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poor man was mad, he was quite harmless, and never offered to hurt anybody if they let him alone. Some boys, however, took a delight in teasing him, by calling after him, "Joseph" Joseph how do you sell your wigs and your muffs?" Some of them were so wicked as to throw stones at him.
Though Joseph generally bore these insults very meekly, he would sometimes fall into a fury, and take up stones or handfuls of dirt to throw at his tormentors. Such a skirmish as this happened one day before the house of Mr. King. Hearing a great noise, he went to the window to discover its cause, and there he saw the boys throwing at the crazy man, and his own son, Henry, among them.
When Henry returned home, his father asked him who the man was he was throwing and hooting after? "You know him very well, papa," said Henry, "it was the silly man they call Joseph." "Poor man!" said Mr. King, "I
wonder what drove him into this sad state?" They say it was a lawsuit for a great estate," replied Henry. "He was so grieved at losing it, that he has lost his senses too." "Supposing you were in the state of this unhappy man," said Mr. King, "and deprived both of riches and reason, would you like boys to run after you and tease you every time you appeared in the streets?" Certainly not, papa," replied Henry, "and I am very sorry I interfered with this poor man; I will
not add to his troubles in future."
Henry remembered what his father had said to him, and he not only ceased to tease Joseph, but did what he could to make the other boys let him alone. In spite of his promise, however, he happened one day to mix with the rabble of boys who were running after the poor man, and he could not help shouting with them, "Joseph! Joseph!" Joseph's patience being tired out by this ill treatment on the part of boys whom he had never injured, he at last took up a large stone, threw it at Henry, and hit him in the face with it, Henry returned home covered with blood, crying loudly. "It is a just punishment on you from God," said Mr. King, "and I trust it will induce you in future to leave Joseph alone. You knew better than the other boys how wrong it was to call after this poor man, and therefore you have deserved a greater punishment. Learn to do unto others as you would they should do unto you, for this is the golden rule of life."
AFTERNOON IN FEBRUARY.
The day is ending,
On village windows
That glimmer red.
The snow recommences,
Mark no longer
The road o'er the plain;
A funeral train.
The bell is pealing,
To the dismal knell.
H. W. Longfellow.
MAUL THE GIANT.
Now they drew towards the end of this way, and just where Christian had seen the cave when he went by, out thence came forth Maul, a giant. This Maul did use to spoil young pilgrims by deceitful words, and he called Greatheart by his name, and said unto him, "How many times have you been forbidden to do these things?"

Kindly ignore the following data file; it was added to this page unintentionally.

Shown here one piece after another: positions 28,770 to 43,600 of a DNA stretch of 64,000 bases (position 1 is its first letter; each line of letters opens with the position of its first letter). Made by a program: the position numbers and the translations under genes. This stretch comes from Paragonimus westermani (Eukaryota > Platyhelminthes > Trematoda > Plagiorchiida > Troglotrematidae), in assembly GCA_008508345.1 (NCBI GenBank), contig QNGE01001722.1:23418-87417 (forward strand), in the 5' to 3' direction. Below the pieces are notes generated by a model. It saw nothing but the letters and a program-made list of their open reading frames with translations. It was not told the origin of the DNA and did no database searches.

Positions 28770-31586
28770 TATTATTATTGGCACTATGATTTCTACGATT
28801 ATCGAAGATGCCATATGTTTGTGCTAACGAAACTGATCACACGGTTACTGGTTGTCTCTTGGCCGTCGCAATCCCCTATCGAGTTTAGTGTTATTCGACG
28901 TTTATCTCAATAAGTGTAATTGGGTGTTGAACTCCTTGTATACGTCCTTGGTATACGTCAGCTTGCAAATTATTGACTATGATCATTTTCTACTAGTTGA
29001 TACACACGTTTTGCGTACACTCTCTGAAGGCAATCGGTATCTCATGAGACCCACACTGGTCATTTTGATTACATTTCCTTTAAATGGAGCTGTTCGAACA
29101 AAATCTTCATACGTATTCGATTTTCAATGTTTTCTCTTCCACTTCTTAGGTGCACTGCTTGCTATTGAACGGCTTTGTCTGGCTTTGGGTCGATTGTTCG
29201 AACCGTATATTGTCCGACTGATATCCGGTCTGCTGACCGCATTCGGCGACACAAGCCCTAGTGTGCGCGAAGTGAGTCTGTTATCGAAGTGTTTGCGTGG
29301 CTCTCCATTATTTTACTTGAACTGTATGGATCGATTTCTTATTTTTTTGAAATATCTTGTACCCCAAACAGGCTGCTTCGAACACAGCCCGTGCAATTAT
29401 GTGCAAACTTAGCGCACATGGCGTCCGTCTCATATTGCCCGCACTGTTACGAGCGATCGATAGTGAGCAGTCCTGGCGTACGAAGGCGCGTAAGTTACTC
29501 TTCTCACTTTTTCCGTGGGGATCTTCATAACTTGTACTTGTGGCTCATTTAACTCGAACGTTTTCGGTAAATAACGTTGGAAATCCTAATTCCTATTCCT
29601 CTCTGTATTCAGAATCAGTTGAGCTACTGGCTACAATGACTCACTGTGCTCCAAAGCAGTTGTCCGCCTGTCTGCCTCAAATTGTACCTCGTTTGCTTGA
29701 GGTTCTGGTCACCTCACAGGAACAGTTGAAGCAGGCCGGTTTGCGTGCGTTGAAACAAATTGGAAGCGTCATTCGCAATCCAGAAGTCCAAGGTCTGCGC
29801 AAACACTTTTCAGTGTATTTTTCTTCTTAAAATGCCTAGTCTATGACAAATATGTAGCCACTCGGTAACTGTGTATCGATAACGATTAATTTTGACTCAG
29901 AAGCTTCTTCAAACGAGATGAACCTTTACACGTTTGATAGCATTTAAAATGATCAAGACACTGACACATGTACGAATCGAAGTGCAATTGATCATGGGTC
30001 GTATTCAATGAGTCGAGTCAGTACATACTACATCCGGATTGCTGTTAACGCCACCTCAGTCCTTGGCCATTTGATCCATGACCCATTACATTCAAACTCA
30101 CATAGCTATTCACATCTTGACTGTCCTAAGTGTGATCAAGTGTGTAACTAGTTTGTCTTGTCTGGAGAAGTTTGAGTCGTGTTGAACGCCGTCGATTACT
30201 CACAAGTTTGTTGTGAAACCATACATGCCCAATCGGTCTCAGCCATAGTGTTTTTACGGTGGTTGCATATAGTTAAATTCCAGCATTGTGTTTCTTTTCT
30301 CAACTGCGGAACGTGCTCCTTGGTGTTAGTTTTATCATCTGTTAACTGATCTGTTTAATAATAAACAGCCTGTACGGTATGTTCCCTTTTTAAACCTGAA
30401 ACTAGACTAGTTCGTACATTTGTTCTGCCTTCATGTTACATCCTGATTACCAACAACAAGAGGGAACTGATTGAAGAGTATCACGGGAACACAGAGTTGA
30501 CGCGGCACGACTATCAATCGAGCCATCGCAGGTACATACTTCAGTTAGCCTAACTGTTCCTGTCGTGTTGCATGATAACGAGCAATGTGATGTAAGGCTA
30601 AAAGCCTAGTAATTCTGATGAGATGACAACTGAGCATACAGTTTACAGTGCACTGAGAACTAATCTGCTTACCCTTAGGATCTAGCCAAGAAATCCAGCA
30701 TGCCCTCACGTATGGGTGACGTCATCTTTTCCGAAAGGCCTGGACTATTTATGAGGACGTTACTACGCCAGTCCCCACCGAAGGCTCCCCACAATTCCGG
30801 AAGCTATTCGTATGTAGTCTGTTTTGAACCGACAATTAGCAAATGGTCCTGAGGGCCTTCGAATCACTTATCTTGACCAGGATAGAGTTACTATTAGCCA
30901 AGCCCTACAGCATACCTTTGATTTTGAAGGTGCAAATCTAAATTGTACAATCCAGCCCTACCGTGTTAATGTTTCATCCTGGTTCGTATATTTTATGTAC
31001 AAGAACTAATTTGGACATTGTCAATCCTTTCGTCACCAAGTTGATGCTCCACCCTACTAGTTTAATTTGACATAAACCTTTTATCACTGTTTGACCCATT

Then said Mr. Greatheart, "What things?" "What things!" quoth the giant; "you know what things; but I will put an end to your trade." "But pray," said Mr. Greatheart, "before you fall
to, let us understand wherefore we must fight." Now the women and children stood trembling, and knew not what to do. Quoth the giant, "You rob the country, and rob it with the worst of thefts. You employ the craft of a kidnapper; you gather up women and children, and carry them into a strange country to the weakening of my master's kingdom."
But now Greatheart replied, "I am a servant of the God of heaven; my business is to persuade sinners to repentance. I am commanded to do my endeavours to turn men, women, and children 'from darkness to light, and from the power of Satan unto God;' and if this be indeed the ground of thy quarrel, let us fall to it as soon as thou wilt."
Then the giant came up, and Mr. Greatheart went out to meet him; and as he went he drew his sword, but the giant had a club. So without more ado they fell to it, and at the first blow the giant struck Mr. Greatheart down upon one of his knees. With that the women and children cried out. So Mr. Greatheart rising upon his feet laid about him in full lusty manner, and gave the giant a wound in his arm. Thus they fought for the space of an hour to that height of heat, that the breath came out of the giant's nostrils as the heat doth out of a boiling cauldron.
Then they sat down to rest them, but Mr. Greatheart betook himself to prayer; also the women and children did nothing but sigh and cry all the time that the battle did last.
When they had rested them and taken breath, they both fell to it again, and Mr. Greatheart with a full blow fetched the giant down to the ground. "Nay, hold, and let me recover," quoth he; so Mr. Greatheart fairly let him get up. So at it they went again, and the giant missed but little of breaking all to pieces Mr. Greatheart's skull with his club.
Mr. Greatheart seeing that, runs to him in the full heat of his spirit, and pierceth him under the fifth rib; with that the giant began to faint, and could hold up his club no longer. Then Mr. Greatheart seconded his blow, and smote the head of the giant from his shoulders. Then the women and children rejoiced, and Mr. Greatheart also thanked God for the victory He had given him.
When this was done, they among them built a pillar and fastened the giant's head to it, and wrote underneath in letters that passengers might read
'He that did wear this head was one
He stopped their way, he spared none,
“Until that I, Greatheart, arose,
The pilgrims' guide to be;